We love a good oobleck video, and this oobleck video from Australia’s ABC Science is really good because of a twist on the classic egg drop experiment. Watch as Angharad Yeo conducts some serious non-Newtonian fluid experiments, from bouncing a ball on a bucket of oobleck to seeing if it will protect a raw egg that’s thrown at a wall…. over and over and over again.
Can she run on oobleck, too? Can you? Mix one part water with 1.5 parts corn starch to make your own. A quick summary of the science from the University of Waterloo:
Oobleck is an example of a non-Newtonian fluid. Under sudden stress or strain its viscosity increases significantly resulting in it acting more like a solid, but when the stress or strain is removed its viscosity decreases returning to a fluid, liquid-like state. When mixed with water, the cornstarch does not actually dissolve; rather, a suspension of solid cornstarch in water is formed. Each particle of cornstarch is surrounded by water allowing the particles to move relatively easily past one another. However, when the particles are subjected to a sudden, rapid stress, they are forced closer together “squeezing out” the water. The interactions between the particles increase making it more difficult for the particles to move past one another…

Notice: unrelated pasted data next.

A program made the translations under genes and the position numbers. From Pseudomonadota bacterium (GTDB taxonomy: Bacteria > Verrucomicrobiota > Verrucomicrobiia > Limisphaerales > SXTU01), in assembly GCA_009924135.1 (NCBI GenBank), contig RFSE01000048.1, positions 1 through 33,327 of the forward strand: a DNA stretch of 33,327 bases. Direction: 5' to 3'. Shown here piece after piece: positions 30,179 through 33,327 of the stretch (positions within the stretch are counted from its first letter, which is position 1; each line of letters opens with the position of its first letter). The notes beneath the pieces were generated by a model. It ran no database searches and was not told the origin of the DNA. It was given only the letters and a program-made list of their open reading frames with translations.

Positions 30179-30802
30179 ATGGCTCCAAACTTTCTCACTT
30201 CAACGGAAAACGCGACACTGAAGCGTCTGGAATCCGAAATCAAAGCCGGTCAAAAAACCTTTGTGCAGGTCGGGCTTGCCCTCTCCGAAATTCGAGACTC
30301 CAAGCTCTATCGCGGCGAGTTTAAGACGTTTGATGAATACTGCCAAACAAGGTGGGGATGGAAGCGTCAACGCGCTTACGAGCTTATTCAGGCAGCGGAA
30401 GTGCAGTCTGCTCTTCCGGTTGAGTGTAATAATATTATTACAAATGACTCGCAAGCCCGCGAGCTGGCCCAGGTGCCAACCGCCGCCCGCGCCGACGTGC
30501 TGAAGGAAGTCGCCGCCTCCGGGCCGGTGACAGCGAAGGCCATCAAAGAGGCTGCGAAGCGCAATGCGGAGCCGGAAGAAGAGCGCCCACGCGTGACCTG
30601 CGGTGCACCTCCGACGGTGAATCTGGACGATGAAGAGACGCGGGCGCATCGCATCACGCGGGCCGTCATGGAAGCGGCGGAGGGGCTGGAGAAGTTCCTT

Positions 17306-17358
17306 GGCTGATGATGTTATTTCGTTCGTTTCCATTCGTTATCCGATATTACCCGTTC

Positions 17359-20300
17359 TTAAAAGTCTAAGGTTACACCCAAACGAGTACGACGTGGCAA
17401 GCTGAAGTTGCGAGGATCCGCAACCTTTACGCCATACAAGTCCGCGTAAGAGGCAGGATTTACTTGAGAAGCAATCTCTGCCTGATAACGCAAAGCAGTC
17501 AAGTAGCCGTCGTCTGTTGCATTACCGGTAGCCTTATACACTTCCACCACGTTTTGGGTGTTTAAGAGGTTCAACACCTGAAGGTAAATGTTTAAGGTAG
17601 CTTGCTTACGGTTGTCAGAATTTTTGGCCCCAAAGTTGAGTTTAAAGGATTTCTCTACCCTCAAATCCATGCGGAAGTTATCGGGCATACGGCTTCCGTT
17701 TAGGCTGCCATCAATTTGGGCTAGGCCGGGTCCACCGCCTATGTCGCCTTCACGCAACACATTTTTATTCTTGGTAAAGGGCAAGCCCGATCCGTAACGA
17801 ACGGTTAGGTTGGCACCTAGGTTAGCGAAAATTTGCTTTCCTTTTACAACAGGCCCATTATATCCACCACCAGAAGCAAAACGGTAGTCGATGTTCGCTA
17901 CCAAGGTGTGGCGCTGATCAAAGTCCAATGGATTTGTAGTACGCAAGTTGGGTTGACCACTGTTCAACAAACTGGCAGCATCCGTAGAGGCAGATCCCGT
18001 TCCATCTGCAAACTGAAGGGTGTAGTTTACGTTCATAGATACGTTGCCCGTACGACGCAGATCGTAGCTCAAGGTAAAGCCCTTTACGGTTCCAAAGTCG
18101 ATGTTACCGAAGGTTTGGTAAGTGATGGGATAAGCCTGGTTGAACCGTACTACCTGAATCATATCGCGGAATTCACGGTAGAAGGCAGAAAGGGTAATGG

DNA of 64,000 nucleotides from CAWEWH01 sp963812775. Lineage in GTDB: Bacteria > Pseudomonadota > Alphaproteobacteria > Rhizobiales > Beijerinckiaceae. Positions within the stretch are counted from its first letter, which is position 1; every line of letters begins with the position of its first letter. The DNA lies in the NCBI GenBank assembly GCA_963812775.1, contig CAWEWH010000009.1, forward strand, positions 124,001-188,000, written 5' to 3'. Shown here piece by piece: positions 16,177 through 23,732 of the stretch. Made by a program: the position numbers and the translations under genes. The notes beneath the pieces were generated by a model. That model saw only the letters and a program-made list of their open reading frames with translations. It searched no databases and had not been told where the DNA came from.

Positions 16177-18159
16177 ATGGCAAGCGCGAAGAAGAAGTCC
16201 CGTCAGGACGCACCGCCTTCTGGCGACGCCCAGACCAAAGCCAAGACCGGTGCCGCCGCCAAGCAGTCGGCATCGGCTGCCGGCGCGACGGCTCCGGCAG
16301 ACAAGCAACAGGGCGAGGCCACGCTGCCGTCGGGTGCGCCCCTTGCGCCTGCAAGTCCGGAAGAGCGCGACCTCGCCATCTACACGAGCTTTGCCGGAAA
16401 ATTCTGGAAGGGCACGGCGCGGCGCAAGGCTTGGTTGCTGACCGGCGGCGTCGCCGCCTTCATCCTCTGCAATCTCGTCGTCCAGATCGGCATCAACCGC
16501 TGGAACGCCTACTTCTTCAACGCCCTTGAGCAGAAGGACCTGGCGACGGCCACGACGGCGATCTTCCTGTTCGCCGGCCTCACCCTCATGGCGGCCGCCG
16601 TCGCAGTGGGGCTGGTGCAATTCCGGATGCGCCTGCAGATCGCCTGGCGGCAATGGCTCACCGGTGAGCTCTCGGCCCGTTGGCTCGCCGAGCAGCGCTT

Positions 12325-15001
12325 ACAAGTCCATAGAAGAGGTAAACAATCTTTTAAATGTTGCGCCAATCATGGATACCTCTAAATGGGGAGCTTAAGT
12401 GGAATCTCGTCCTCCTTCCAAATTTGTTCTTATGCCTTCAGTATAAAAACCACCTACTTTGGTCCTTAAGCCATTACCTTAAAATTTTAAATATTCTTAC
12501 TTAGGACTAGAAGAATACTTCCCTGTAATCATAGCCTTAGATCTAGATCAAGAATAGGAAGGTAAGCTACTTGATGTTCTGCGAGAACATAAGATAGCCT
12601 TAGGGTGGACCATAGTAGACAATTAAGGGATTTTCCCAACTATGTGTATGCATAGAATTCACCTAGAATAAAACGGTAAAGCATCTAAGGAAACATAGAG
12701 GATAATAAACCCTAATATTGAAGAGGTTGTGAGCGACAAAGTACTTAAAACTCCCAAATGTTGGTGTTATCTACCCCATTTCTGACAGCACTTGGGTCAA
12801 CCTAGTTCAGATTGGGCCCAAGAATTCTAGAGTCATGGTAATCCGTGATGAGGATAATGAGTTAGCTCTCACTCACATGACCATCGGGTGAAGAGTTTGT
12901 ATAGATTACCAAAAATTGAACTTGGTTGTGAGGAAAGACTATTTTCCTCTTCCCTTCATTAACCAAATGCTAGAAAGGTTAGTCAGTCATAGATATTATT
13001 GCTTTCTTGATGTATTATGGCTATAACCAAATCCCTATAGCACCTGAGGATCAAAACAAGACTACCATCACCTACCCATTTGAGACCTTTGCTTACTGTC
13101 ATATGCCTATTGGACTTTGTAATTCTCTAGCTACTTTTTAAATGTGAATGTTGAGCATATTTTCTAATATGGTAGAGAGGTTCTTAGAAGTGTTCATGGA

Remember: Don’t dispose of oobleck down the drain. And maybe don’t wear your socks while running on oobleck. The University of Waterloo includes child safety guidelines and disposal recommendations for conducting your own larger-scale oobleck experiments, too. (We let ours dry out and then compost the corn starch vs. throwing it in the trash.)
Watch these oobleck videos next:
• Why is ketchup so hard to pour?
• The science of oobleck
• Running across a non-Newtonian fluid (oobleck) pool
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